About the Author
For decades, Lance was an autoworker in Detroit, refinery worker in Texas, and merchant seaman sailing from Great Lakes and East Coast Ports. In between were stints driving a cab in Boston, bartending in Greenwich Village, and as the world’s worst waiter in various cities. He retired from industry as an electrician in New Jersey and currently teaches math in a GED program in New York City.
- October 20, 2022
- I wrote The Weber House for fun, as a gift for our daughter. The Maine setting, middle school, soccer, treasure hunts, and of course, father-daughter frictions, were, with some license, borrowed from family experiences.
- Then, I decided to include some social issues, hence Alice and Dolores.
- When the 9/11 attacks occurred, I was working as an electrician in a basement printing plant two blocks from Ground Zero but since I worked nights, I wasn’t there when the attacks occurred. Friends of mine however, taking an 8:30 smoke break on Greenwich Street, saw the first plane hit. They saw people jumping.
- Why mention this?
- In The New York Times Book Review (31 July, 2005) of Harry Potter and the Half-Blood Prince, contributor Liesl Schilliger wrote:
- I like fantasy and escape as much as the next guy. But I believe that some readers, including young readers, also ask substantive questions and wonder why would people fly airliners into skyscrapers? Mass murder; no question. Still, the question lingers: why?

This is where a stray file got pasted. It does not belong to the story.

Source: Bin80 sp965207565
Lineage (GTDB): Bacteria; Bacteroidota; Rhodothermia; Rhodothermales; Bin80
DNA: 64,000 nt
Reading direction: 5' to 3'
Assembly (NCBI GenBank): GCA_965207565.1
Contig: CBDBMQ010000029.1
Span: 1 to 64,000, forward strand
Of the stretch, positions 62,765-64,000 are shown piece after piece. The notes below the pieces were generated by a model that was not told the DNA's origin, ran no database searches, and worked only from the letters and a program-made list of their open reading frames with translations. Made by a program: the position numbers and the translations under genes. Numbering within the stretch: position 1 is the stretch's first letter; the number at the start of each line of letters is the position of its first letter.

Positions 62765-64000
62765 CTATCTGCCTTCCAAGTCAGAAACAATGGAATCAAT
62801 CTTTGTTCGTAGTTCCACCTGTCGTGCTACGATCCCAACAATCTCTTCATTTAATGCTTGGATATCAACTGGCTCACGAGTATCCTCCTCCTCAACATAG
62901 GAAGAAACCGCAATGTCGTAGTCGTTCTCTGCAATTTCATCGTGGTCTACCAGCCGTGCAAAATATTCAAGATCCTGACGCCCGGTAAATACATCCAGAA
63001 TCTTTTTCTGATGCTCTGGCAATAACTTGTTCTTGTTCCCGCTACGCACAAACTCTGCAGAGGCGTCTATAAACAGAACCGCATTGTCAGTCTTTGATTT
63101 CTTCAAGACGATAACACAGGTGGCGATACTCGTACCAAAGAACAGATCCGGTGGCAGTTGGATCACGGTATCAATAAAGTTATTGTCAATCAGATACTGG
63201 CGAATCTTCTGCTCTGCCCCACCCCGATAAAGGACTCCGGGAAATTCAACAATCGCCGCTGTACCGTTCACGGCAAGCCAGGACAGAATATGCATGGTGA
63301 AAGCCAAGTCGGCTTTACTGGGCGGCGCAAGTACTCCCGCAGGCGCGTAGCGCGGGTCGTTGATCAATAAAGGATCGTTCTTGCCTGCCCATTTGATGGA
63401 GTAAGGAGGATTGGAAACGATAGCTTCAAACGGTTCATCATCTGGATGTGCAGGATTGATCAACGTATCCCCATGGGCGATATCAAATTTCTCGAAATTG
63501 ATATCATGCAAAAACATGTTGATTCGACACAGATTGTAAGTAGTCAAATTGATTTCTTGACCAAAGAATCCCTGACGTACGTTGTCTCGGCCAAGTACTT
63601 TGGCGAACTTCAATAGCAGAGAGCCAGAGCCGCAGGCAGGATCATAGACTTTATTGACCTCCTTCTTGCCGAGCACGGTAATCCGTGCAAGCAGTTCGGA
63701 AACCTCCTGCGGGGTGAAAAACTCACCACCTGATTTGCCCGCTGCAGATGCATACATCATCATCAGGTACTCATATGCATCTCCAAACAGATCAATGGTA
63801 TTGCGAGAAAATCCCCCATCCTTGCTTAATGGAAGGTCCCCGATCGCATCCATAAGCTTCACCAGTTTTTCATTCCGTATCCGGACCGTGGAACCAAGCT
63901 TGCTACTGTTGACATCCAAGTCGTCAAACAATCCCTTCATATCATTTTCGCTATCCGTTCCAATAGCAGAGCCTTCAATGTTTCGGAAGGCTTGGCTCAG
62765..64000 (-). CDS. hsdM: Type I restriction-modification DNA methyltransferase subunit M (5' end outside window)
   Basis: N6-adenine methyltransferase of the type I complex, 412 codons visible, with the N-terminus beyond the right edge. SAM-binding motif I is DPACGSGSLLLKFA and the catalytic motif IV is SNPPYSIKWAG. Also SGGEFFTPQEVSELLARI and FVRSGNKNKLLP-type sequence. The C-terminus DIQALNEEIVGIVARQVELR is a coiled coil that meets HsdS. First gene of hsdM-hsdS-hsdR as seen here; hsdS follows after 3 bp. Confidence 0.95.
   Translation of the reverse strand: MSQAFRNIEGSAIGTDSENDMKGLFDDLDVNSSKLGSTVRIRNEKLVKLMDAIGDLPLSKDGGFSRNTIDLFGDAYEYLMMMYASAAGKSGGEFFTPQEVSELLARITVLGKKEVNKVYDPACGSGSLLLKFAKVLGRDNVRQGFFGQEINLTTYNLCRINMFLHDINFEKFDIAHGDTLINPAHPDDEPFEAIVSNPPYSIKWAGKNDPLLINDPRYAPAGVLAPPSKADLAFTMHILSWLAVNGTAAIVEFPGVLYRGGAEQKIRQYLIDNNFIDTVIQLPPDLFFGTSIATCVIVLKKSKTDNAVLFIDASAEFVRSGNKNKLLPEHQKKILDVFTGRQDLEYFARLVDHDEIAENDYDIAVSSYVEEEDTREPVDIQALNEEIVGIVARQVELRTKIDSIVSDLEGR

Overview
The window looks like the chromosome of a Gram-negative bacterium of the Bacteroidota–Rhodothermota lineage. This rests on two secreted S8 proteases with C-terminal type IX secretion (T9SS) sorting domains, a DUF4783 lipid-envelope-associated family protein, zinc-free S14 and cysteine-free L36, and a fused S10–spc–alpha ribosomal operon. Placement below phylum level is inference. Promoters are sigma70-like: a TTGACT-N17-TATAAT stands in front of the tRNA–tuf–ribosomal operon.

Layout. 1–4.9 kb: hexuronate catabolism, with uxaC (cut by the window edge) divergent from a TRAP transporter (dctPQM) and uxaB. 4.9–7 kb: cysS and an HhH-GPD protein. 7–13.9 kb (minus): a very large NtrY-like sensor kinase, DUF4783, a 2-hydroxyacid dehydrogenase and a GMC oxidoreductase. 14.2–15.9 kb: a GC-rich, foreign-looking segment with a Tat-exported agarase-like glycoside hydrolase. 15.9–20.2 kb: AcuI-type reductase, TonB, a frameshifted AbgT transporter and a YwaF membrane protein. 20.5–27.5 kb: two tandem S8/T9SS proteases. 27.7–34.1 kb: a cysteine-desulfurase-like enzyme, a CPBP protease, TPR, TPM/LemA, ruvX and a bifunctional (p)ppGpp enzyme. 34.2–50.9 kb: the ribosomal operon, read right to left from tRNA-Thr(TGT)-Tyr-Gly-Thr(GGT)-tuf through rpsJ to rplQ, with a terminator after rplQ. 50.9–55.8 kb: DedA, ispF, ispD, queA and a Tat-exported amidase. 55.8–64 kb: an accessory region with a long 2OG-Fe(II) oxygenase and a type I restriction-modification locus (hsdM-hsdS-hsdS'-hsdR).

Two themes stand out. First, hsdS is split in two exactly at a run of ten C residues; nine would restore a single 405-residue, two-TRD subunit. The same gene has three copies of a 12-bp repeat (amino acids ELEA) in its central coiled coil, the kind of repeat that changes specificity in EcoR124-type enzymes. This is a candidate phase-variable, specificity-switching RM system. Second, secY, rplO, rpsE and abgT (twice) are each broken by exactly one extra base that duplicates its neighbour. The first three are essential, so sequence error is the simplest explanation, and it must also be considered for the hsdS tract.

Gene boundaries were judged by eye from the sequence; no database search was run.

- I think the answers lie, not in magic, or religious bigotry, let alone racism but rather in history and politics. The friendship of two girls is the heart of the story which attempts to touch on issues of race, class and history. The letters from the merchant seaman to his daughter describe what he saw in Europe in 1946 including devastation in the Soviet Union, post-war violence against Resistance fighters in France and the rehabilitation of Nazis in Germany. As a former merchant seaman, the letters are those I think I would have written to my daughter if I had been sailing at that moment in history. Most broadly, The Weber House attempts to assert the primacy of reason against modern-day superstition, East and West. If anything, I think this is more relevant now than in 2001.
- I believe that today, and for some time now, the Enlightenment is under attack. The most articulate statement of this that I have seen was in a 1992 speech by Czech president Vaclav Havel. He denounces the belief that the world
- Havel goes on to say that
- Havel concludes that
- Havel, a playwright, believed that the curtain has come down on the Enlightenment and even “arrogant” reason itself. I believe that it’s time for writers, activists and a revitalized, internationalist labor movement to raise the curtain on a new, historical act.